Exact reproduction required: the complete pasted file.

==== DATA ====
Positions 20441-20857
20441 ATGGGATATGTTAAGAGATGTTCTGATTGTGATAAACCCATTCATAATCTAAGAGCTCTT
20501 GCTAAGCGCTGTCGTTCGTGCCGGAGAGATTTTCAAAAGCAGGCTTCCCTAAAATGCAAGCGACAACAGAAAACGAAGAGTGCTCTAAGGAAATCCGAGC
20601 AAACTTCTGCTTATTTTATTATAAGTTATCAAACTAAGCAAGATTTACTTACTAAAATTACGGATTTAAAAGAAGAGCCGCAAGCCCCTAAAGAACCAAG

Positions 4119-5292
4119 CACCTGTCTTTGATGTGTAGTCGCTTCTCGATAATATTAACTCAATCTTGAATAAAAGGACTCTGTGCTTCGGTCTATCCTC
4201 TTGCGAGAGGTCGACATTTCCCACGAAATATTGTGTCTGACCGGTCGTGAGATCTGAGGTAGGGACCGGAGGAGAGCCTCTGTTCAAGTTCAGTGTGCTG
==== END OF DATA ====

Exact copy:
Positions 20441-20857
20441 ATGGGATATGTTAAGAGATGTTCTGATTGTGATAAACCCATTCATAATCTAAGAGCTCTT
20501 GCTAAGCGCTGTCGTTCGTGCCGGAGAGATTTTCAAAAGCAGGCTTCCCTAAAATGCAAGCGACAACAGAAAACGAAGAGTGCTCTAAGGAAATCCGAGC
20601 AAACTTCTGCTTATTTTATTATAAGTTATCAAACTAAGCAAGATTTACTTACTAAAATTACGGATTTAAAAGAAGAGCCGCAAGCCCCTAAAGAACCAAG

Positions 4119-5292
4119 CACCTGTCTTTGATGTGTAGTCGCTTCTCGATAATATTAACTCAATCTTGAATAAAAGGACTCTGTGCTTCGGTCTATCCTC
4201 TTGCGAGAGGTCGACATTTCCCACGAAATATTGTGTCTGACCGGTCGTGAGATCTGAGGTAGGGACCGGAGGAGAGCCTCTGTTCAAGTTCAGTGTGCTG